Hubble Spies Cosmic Dust Bunnies

Like dust bunnies that lurk in corners and under beds, surprisingly complex loops and blobs of cosmic dust lie hidden in the giant elliptical galaxy NGC 1316. This image made from data obtained with the NASA/ESA Hubble Space Telescope reveals the dust lanes and star clusters of this giant galaxy that give evidence that it was formed from a past merger of two gas-rich galaxies.

Credit: NASA, ESA, and The Hubble Heritage Team STScI/AURA)

Most astrophysicists accept the probability of life elsewhere. The reasoning is easy: if our solar system is not unusual, then there are so many planets in the universe that, for example, they outnumber the sum of all the sounds and words ever uttered by every human who has ever lived. To declare that Earth must be the only planet with life in the universe would be inexcusably bigheaded of us.
—  Neil deGrasse Tyson

Overcoming the Fingers of God

"Hubble’s Law gives a very good approximation for distances on average, particularly on large scales. But Hubble’s law doesn’t account for all of an object’s redshift. There’s also the very minor issue (that’s sarcasm) of all the other matter in the Universe, and the gravitational effects it’s had on each and every galaxy it’s had time to interact with over the past 13.8 billion years.
Matter has this annoying property that it clumps and clusters together, and that’s because gravitational attraction causes it to move. Don’t get me wrong, this is great for lots of things, but it’s not great when you’re trying to figure out how distant an object truly is when all you measure is its motion!”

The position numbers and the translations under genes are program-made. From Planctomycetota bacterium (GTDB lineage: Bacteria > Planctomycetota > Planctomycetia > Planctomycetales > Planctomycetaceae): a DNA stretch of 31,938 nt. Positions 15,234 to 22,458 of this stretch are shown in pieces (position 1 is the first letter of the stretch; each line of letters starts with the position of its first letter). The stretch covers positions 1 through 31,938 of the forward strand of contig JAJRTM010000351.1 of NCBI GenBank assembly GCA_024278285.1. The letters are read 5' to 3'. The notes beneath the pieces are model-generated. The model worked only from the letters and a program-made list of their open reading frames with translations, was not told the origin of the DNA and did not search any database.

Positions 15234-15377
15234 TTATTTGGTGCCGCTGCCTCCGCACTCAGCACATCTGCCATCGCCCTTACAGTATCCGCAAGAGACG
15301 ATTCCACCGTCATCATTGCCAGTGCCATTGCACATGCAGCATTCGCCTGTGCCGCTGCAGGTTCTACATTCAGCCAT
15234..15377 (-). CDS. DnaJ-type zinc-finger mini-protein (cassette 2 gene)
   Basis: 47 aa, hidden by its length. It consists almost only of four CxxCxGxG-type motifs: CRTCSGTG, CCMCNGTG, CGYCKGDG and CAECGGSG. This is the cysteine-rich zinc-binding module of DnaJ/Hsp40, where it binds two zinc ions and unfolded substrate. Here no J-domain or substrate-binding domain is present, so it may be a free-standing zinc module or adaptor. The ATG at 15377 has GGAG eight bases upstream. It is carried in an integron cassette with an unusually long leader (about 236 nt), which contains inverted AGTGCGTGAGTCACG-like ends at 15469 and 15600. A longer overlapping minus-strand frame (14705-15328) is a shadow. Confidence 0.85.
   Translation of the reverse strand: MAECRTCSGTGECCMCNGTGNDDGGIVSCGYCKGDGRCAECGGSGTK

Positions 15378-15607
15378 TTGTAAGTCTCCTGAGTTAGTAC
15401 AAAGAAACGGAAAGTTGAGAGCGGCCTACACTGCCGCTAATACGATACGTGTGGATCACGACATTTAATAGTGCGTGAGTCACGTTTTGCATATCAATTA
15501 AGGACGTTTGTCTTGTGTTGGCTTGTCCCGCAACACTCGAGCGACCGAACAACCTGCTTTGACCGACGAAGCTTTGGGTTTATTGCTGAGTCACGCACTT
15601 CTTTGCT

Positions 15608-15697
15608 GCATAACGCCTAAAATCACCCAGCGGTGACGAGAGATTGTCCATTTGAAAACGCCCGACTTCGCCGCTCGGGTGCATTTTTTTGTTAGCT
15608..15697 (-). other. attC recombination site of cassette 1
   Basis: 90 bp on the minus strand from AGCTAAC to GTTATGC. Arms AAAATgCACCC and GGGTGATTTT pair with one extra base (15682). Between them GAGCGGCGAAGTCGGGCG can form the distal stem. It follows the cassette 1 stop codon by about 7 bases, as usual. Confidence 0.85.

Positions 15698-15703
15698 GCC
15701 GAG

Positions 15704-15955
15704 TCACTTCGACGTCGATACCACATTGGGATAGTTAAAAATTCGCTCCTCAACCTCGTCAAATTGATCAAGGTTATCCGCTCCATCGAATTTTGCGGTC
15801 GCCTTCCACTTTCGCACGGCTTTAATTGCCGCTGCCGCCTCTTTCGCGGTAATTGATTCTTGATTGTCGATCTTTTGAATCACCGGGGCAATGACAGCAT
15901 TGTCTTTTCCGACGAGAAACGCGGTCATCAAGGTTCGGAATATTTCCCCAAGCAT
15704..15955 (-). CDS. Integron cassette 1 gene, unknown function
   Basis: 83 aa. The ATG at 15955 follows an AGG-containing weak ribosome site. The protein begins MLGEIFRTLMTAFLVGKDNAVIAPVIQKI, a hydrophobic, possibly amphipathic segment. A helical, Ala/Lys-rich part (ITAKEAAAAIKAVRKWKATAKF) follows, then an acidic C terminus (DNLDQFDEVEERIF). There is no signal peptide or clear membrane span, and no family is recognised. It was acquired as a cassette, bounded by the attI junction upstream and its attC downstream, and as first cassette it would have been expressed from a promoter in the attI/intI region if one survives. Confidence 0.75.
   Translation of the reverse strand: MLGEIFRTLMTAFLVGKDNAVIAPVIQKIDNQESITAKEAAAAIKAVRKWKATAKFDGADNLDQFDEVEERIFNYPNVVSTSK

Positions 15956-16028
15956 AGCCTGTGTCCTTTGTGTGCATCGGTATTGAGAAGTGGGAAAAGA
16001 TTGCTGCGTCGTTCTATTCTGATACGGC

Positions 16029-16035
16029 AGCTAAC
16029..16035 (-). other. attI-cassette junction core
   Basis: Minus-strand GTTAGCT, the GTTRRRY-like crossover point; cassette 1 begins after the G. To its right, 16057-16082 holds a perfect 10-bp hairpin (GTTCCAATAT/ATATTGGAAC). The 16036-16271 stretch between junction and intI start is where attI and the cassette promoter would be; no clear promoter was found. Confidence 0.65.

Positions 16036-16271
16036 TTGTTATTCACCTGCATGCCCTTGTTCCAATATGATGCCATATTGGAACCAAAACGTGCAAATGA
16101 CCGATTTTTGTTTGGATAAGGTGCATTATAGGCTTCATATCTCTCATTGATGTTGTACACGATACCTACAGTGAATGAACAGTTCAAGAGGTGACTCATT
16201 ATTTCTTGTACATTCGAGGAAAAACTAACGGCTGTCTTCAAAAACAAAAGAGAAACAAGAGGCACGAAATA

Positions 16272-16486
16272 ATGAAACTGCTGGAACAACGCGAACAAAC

God not only plays dice with the Universe, he also gives us fingers and pancakes. The latter two, at least, we can overcome!

NASA Astronomy Picture of the Day 2015 March 26

Orion Spring

As spring comes to planet Earth’s northern hemisphere, familiar winter constellation Orion sets in early evening skies and budding trees frame the Hunter’s stars. The yellowish hue of cool red supergiant Alpha Orionis, the great star Betelgeuse, mingles with the branches at the top of this colorful skyscape. Orion’s alpha star is joined on the far right by Alpha Tauri. Also known as Aldebaran and also a giant star cooler than the Sun, it shines with a yellow light at the head of Taurus, the Bull. Contrasting blue supergiant Rigel, Beta Orionis, is Orion’s other dominant star though, and marks the Hunter’s foot below center. Of course, the sword of Orion hangs from the Hunter’s three blue belt stars near picture center, but the middle star in the sword is not a star at all. A slightly fuzzy pinkish glow hints at its true nature, a nearby stellar nursery visible to the unaided eye known as the Orion Nebula.


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The Shape of the Universe that Sends Chills Down your Spine

According to Einstein’s theory of relativity, gravity and energy effect the shape of space.

You can imagine this by looking at gravity not as a ‘force’ but as a downwards indentation in space. If you take a towel and have it pulled flat then drop a bowling ball in the middle, the area around the bowling ball will have been pressed down. The Moon orbiting Earth is just following a straight trajectory around this downward curvature of space.

Energy does the opposite of gravity. It makes a positive curvature.

When you look at the big picture, you’ve got a universe whose overall shape is dictated by whether or not it’s got an overall positive, negative or zero amount of energy.

We know, thanks to measuring the gravity of regular matter, dark matter and the strange anti-gravitational force called ‘dark energy’, that we can make an equation with energy on one side and gravity on the other.

This equation will tell us the shape of the universe.

A negative answer means our universe is shaped like a saddle. A positive one means our universe is shaped like a globe (closed). An answer of zero means the universe has flat geometry.

Want the mysterious part?

Scientists have found that the universe is somehow, shockingly *perfectly tuned*. The measured amount of dark energy combined with the average density of matter is approximately zero. Our universe is flat.